Ground Water –  Optional coverage for damage caused by water entering your home suddenly and accidentally through a basement wall, foundation or floor at ground level or below ground level (ex. Heavy rain, melting snow, water from a gutter downspout)

Swimming Pool and Spa – coverage for the above-ground or in-ground pool and its equipment. May also cover the deck or platform to which it is affixed and which is not attached to your home.

 

Understanding What Water Damage Coverage You Need

The most difficult thing to deal with when you have water damage can be figuring out if you’re covered. Questions? Call or email us to find out what is covered (and what is not…) on your policy type.

 

sources: The Balance, Insurance Bureau of Canada

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52 years ago · by · 0 comments

Why are my insurance rates going up?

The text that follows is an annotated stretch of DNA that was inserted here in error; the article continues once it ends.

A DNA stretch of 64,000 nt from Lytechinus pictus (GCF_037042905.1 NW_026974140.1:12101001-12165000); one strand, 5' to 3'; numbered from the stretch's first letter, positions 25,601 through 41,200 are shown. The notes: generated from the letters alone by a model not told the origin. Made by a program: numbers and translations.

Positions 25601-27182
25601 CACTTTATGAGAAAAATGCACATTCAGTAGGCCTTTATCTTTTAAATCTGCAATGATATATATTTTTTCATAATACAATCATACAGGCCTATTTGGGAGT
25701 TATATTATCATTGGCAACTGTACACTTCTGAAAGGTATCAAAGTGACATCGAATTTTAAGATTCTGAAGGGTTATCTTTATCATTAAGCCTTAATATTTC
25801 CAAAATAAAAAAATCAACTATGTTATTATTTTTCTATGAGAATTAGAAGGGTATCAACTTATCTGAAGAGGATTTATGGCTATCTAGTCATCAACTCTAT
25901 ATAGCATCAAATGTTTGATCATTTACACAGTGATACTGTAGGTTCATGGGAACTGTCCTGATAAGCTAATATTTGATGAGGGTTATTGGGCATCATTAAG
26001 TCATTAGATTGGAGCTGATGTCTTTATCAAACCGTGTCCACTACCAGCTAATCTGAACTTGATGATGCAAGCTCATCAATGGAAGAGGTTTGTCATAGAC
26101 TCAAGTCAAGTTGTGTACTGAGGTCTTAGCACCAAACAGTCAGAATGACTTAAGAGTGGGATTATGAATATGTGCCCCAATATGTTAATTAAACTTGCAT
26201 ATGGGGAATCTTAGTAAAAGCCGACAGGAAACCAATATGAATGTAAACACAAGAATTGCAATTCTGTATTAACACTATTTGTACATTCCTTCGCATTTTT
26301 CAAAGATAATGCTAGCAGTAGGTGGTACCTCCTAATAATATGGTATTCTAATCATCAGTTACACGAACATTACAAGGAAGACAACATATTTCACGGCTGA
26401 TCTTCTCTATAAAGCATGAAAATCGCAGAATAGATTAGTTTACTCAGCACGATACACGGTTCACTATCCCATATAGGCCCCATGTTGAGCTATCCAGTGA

Have ever asked yourself “Why are my insurance rates going up even if I haven’t made a claim?”

We’ve teamed up with the Broady Windsor Group to help explain.

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What is insurance?

Insurance is simply a pooling if funds, made available to the contributors of that fund, should they ever need.  In a nutshell, we throw our premium into a pot. Now, there are, of course, rules to claiming. If you claim you are a homeowner, yet you have a hydraulic lift in your garage and do mechanics on the side, you are going to have a problem. True story.